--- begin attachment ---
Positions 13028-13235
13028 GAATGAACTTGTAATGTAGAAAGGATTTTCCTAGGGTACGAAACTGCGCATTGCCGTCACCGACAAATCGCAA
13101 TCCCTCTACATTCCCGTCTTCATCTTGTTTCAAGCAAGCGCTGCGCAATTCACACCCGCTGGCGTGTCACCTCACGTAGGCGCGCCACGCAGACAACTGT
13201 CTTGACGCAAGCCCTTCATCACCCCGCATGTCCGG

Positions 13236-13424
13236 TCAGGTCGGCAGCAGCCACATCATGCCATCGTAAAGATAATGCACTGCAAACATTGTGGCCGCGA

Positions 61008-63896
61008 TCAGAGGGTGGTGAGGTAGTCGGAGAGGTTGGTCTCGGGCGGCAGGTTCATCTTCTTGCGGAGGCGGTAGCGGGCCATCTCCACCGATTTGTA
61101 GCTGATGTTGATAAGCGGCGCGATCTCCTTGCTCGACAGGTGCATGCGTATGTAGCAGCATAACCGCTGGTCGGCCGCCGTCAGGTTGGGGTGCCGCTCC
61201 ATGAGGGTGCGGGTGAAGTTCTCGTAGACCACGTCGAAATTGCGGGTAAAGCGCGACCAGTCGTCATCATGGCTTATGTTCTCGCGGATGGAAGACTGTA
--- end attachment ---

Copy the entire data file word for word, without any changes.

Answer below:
Positions 13028-13235
13028 GAATGAACTTGTAATGTAGAAAGGATTTTCCTAGGGTACGAAACTGCGCATTGCCGTCACCGACAAATCGCAA
13101 TCCCTCTACATTCCCGTCTTCATCTTGTTTCAAGCAAGCGCTGCGCAATTCACACCCGCTGGCGTGTCACCTCACGTAGGCGCGCCACGCAGACAACTGT
13201 CTTGACGCAAGCCCTTCATCACCCCGCATGTCCGG

Positions 13236-13424
13236 TCAGGTCGGCAGCAGCCACATCATGCCATCGTAAAGATAATGCACTGCAAACATTGTGGCCGCGA

Positions 61008-63896
61008 TCAGAGGGTGGTGAGGTAGTCGGAGAGGTTGGTCTCGGGCGGCAGGTTCATCTTCTTGCGGAGGCGGTAGCGGGCCATCTCCACCGATTTGTA
61101 GCTGATGTTGATAAGCGGCGCGATCTCCTTGCTCGACAGGTGCATGCGTATGTAGCAGCATAACCGCTGGTCGGCCGCCGTCAGGTTGGGGTGCCGCTCC
61201 ATGAGGGTGCGGGTGAAGTTCTCGTAGACCACGTCGAAATTGCGGGTAAAGCGCGACCAGTCGTCATCATGGCTTATGTTCTCGCGGATGGAAGACTGTA